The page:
Please use this identifier to cite or link to this item: https://doi.org/10.3389/fbioe.2021.739667
Title: Computed Tomography Coronary Angiography and Computational Fluid Dynamics Based Fractional Flow Reserve Before and After Percutaneous Coronary Intervention
Authors: Chandola, Gaurav
Zhang, Jun-Mei
Tan, Ru-San
Chai, Ping 
Teo, Lynette 
Allen, John C 
Low, Ris
Huang, Weimin
Leng, Shuang 
Fam, Jiang Ming 
Chin, Chee Yang 
Kassab, Ghassan S
Low, Adrian Fatt Hoe 
Tan, Swee Yaw 
Chua, Terrance 
Lim, Soo Teik 
Zhong, Liang 
Keywords: Science & Technology
Life Sciences & Biomedicine
Biotechnology & Applied Microbiology
Multidisciplinary Sciences
Science & Technology - Other Topics
fractional flow reserve
stents
hemodynamics
coronary angiography
computed tomography angiography
BLOOD-FLOW
NONINVASIVE QUANTIFICATION
DIAGNOSTIC PERFORMANCE
CT ANGIOGRAPHY
ISCHEMIA
ARTERY
STENOSES
Issue Date: 7-Sep-2021
Publisher: FRONTIERS MEDIA SA
Citation: Chandola, Gaurav, Zhang, Jun-Mei, Tan, Ru-San, Chai, Ping, Teo, Lynette, Allen, John C, Low, Ris, Huang, Weimin, Leng, Shuang, Fam, Jiang Ming, Chin, Chee Yang, Kassab, Ghassan S, Low, Adrian Fatt Hoe, Tan, Swee Yaw, Chua, Terrance, Lim, Soo Teik, Zhong, Liang (2021-09-07). Computed Tomography Coronary Angiography and Computational Fluid Dynamics Based Fractional Flow Reserve Before and After Percutaneous Coronary Intervention. FRONTIERS IN BIOENGINEERING AND BIOTECHNOLOGY 9. ScholarBank@NUS Repository. https://doi.org/10.3389/fbioe.2021.739667
Abstract: Invasive fractional flow reserve (FFR) is recommended to guide stent deployment. We previously introduced a non-invasive FFR calculation (FFRB) based on computed tomography coronary angiography (CTCA) with reduced-order computational fluid dynamics (CFD) and resistance boundary conditions. Current study aimed to assess the feasibility and accuracy of FFRB for predicting coronary hemodynamics before and after stenting, with invasive FFR as the reference. Twenty-five patients who had undergone CTCA were prospectively enrolled before invasive coronary angiography (ICA) and FFR-guided percutaneous coronary intervention (PCI) on 30 coronary vessels. Using reduced-order CFD with novel boundary conditions on three-dimensional (3D) patient-specific anatomic models reconstructed from CTCA, we calculated FFRB before and after virtual stenting. The latter simulated PCI by clipping stenotic segments from the 3D coronary models and replacing them with segments to mimic the deployed coronary stents. Pre- and post-virtual stenting FFRB were compared with FFR measured pre- and post-PCI by investigators blinded to FFRB results. Among 30 coronary lesions, pre-stenting FFRB (mean 0.69 ± 0.12) and FFR (mean 0.67 ± 0.13) exhibited good correlation (r = 0.86, p < 0.001) and agreement [mean difference 0.024, 95% limits of agreement (LoA): -0.11, 0.15]. Similarly, post-stenting FFRB (mean 0.84 ± 0.10) and FFR (mean 0.86 ± 0.08) exhibited fair correlation (r = 0.50, p < 0.001) and good agreement (mean difference 0.024, 95% LoA: -0.20, 0.16). The accuracy of FFRB for identifying post-stenting ischemic lesions (FFR ≤ 0.8) (residual ischemia) was 87% (sensitivity 80%, specificity 88%). Our novel FFRB, based on CTCA with reduced-order CFD and resistance boundary conditions, accurately predicts the hemodynamic effects of stenting which may serve as a tool in PCI planning.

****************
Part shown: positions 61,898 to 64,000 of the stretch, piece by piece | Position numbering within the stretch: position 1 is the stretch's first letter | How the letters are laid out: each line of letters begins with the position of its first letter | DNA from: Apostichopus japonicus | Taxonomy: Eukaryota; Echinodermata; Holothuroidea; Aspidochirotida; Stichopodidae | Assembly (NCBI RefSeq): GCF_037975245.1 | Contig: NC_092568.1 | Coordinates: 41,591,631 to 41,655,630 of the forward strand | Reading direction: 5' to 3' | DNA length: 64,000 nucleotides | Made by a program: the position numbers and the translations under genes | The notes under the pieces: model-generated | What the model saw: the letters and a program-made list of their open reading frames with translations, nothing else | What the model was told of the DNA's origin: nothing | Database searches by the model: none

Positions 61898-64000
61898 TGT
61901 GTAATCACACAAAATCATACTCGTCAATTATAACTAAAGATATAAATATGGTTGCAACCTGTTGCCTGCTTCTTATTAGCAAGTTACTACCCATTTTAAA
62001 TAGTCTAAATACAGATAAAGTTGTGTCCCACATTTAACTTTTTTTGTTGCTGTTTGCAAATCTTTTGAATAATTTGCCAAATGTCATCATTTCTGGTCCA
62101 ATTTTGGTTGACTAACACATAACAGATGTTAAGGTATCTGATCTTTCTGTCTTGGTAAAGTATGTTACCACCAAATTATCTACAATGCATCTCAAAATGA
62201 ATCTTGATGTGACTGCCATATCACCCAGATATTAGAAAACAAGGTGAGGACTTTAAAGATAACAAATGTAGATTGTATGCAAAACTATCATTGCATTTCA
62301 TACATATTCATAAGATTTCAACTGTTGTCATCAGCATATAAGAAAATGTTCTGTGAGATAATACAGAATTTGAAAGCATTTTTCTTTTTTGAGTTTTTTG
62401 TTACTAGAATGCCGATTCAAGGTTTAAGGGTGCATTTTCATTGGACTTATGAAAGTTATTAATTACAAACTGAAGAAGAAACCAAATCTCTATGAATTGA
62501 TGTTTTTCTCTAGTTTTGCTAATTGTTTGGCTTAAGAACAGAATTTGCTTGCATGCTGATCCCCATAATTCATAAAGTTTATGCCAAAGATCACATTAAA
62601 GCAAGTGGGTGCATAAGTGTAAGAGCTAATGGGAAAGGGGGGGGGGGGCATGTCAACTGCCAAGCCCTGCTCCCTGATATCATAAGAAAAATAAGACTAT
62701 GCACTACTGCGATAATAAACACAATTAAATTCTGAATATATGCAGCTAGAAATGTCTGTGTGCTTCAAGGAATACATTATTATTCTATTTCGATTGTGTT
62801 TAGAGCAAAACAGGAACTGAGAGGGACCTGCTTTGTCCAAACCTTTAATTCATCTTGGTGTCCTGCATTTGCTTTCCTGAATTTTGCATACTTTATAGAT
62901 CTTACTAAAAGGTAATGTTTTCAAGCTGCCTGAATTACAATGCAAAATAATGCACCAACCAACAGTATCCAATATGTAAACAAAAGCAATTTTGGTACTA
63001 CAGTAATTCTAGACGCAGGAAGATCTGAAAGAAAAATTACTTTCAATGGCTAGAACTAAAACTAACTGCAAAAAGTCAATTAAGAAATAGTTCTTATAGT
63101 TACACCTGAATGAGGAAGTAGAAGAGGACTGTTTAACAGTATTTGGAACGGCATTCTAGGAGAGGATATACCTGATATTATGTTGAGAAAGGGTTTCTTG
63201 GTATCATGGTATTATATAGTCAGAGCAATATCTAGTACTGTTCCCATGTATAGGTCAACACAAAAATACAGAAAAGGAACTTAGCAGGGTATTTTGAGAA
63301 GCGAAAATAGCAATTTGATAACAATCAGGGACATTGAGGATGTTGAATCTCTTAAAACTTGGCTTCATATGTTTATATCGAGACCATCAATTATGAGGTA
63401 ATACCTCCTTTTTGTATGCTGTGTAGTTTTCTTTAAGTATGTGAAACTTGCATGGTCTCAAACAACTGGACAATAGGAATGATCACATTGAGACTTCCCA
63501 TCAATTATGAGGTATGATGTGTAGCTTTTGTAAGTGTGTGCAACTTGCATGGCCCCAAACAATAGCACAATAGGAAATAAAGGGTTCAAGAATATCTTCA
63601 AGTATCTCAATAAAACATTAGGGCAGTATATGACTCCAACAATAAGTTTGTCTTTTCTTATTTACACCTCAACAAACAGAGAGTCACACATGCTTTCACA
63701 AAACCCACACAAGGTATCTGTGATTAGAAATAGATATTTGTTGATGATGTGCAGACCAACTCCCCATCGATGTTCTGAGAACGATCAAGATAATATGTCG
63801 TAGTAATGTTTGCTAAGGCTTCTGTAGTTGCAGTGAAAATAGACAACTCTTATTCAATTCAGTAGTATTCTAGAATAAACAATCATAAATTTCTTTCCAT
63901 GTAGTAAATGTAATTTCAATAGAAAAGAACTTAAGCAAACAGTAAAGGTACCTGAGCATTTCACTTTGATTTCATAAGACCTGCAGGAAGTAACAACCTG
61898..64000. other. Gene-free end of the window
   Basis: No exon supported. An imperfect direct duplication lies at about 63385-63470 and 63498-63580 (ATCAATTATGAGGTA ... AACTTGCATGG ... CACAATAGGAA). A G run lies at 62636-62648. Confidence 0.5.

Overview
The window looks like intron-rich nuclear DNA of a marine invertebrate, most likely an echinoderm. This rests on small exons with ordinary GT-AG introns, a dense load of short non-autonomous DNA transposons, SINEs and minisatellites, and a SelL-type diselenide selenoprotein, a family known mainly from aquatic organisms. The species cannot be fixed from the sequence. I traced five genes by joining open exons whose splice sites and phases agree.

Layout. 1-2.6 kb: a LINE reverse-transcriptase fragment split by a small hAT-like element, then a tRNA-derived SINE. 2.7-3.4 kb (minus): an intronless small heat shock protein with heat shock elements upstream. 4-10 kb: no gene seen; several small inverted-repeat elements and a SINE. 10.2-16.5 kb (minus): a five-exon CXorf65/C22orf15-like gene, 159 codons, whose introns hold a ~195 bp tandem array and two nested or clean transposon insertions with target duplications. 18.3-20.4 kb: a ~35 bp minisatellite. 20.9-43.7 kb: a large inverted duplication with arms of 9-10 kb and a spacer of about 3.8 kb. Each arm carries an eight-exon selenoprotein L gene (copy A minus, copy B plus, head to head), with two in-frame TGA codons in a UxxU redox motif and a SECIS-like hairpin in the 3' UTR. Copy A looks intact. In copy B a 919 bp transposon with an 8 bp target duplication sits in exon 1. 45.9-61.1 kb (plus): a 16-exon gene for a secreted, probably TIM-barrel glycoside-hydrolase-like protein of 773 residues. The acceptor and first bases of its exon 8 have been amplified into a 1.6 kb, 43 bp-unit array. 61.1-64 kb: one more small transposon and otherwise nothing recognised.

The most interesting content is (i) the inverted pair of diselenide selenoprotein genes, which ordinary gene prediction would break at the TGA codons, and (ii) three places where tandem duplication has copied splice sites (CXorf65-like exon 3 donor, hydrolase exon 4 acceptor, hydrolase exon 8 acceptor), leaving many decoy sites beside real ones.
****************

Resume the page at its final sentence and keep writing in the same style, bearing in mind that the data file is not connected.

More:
Source Title: FRONTIERS IN BIOENGINEERING AND BIOTECHNOLOGY
URI: https://scholarbank.nus.edu.sg/handle/10635/208536
ISSN: 22964185
DOI: 10.3389/fbioe.2021.739667
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